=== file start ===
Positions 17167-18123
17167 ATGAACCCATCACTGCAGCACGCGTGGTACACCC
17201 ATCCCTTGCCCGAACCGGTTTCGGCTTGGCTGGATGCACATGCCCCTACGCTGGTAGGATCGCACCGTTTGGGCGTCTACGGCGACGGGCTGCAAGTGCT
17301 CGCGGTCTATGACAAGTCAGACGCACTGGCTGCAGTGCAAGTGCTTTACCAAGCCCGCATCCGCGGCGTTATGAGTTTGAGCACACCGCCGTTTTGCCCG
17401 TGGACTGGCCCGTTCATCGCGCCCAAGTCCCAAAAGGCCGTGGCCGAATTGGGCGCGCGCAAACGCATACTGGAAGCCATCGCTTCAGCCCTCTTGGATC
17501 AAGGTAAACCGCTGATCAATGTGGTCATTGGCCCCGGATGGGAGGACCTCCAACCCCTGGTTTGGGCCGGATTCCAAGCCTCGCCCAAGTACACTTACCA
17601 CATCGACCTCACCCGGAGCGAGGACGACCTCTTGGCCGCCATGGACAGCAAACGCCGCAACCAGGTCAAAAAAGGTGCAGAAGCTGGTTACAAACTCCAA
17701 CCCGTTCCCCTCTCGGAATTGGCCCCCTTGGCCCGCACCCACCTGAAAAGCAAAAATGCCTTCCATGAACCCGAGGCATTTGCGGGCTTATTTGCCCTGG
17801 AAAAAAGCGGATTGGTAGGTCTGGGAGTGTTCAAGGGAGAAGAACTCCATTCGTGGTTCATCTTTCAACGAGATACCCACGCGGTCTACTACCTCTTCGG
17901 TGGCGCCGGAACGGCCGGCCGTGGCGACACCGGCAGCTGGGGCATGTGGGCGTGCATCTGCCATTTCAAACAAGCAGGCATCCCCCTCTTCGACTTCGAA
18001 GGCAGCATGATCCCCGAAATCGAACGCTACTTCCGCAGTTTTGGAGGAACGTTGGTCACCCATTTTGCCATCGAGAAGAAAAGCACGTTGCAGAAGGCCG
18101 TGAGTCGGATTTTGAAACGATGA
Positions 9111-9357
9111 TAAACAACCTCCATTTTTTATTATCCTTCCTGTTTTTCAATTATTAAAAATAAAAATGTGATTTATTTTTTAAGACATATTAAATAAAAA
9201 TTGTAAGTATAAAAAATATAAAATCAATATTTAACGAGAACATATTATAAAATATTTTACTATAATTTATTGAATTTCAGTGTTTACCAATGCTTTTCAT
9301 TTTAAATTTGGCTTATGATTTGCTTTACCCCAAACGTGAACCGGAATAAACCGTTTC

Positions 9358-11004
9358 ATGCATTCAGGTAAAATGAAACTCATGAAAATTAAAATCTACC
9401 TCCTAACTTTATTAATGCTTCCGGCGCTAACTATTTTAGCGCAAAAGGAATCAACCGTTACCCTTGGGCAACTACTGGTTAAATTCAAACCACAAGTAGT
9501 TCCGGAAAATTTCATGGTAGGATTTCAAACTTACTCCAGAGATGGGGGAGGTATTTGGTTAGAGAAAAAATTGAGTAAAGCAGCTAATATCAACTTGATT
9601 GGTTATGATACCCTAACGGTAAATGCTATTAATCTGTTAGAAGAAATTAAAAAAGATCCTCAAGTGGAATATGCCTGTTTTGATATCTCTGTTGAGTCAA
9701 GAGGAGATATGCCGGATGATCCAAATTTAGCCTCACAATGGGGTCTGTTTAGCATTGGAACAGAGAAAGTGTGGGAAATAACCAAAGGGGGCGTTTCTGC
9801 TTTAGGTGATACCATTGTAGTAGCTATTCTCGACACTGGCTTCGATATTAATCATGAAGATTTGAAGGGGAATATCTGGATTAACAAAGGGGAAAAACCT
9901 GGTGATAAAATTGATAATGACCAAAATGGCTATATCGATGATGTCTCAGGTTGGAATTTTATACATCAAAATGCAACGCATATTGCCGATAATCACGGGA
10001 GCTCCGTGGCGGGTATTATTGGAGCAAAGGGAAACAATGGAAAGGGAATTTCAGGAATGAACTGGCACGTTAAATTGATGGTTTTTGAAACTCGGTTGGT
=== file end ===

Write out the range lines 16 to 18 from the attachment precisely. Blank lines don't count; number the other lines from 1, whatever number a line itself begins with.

9301 TTTAAATTTGGCTTATGATTTGCTTTACCCCAAACGTGAACCGGAATAAACCGTTTC

Positions 9358-11004
9358 ATGCATTCAGGTAAAATGAAACTCATGAAAATTAAAATCTACC